It's 9 AM on Wednesday, three weeks after the initial session for the Weather Channel. The wallpaper team is in "potential crisis" mode. Hopkins, who's been shepherding the development of ideas since then, has drawn a small red flag next to the project on the white board. He'll be presenting the final ideas to the Weather Channel on Friday, and there's too much left to organize. He's not yet comfortable with what the team has fleshed out. No one is panicked. But it means that the rest of Play will kick up the intensity and pitch in, even if they're not assigned to that project. "That's just part of our culture," Page explains. "No one goes home before the owner of a red-flag project feels comfortable, no matter how long it takes. It's not an emergency — yet. But it's a way for us to call for help and get support so it won't become one." Page takes a few minutes to clarify assignments. Hopkins is excused from the afternoon brainstorming session, and a couple of wallpaper team members shift tasks to free up time to help.
For Hopkins, who at the time had been with Play for a little more than two months, that was his first red-flag experience, and it left quite an impression: "People who were busy with other projects stopped what they were doing. Everyone in the office pitched in — whether they were helping us refine the concept or running out to get lunch for those who were working. It was a sense of teamwork that I've never encountered before."
The intimacy of Play's culture is a direct reflection of its cofounders, Stefanovich and his sister, Christine Rochester, 43. The two of them started the company (originally as an events-marketing business) 10 years ago. Rochester was an experienced events planner, and Stefanovich, though only out of college for two years, had worked for the service-obsessed Ritz-Carlton hotels. But their high-touch approach began at home." My mom used to clothespin notes on my dad's suits every day," Stefanovich says. "She would also put notes in our lunches. She was always trying to make people happy."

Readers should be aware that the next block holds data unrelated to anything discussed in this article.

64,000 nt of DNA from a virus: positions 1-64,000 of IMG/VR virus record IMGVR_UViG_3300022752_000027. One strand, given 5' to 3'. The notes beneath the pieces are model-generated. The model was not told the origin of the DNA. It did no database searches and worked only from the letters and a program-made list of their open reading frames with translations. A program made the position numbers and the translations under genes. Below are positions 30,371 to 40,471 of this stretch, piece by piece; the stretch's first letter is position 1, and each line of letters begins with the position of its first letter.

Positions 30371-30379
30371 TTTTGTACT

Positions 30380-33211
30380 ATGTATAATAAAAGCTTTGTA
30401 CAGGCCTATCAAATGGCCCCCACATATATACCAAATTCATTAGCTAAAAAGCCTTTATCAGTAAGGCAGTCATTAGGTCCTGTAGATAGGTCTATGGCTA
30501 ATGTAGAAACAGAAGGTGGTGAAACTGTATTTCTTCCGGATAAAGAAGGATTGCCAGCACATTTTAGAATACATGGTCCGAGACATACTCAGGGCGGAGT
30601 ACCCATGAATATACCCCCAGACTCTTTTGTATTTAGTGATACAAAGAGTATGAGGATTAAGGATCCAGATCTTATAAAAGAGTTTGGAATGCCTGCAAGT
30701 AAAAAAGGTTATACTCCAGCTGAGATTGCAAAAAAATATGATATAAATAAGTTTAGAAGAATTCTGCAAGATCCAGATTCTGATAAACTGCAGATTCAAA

Play's values today (people, play, profit — in that order) are the result of the whole team's efforts, Stefanovich says. And it pleases him that the team clearly agrees. Earlier this year, he was named Entrepreneur of the Year by the state of Virginia. Stefanovich, Rochester, and Hammond went to the award ceremony not expecting to win. Caught at the podium without a speech, Stefanovich gushed in Sally Field - like fashion, "This is so cool." After the ceremony ended, the three went to the hotel bar and began calling coworkers. Employees and spouses started showing up — more than 40 altogether — to help celebrate the award. "People came from the gym," recalls Stefanovich. "Someone came by bicycle. Others came with their families. There was a sense that all of us should be really proud of ourselves. There was an honesty too: It wasn't just me winning an award. It was the entire team. We all had our arms around one another, saying, 'Look what we did! Look what we did!'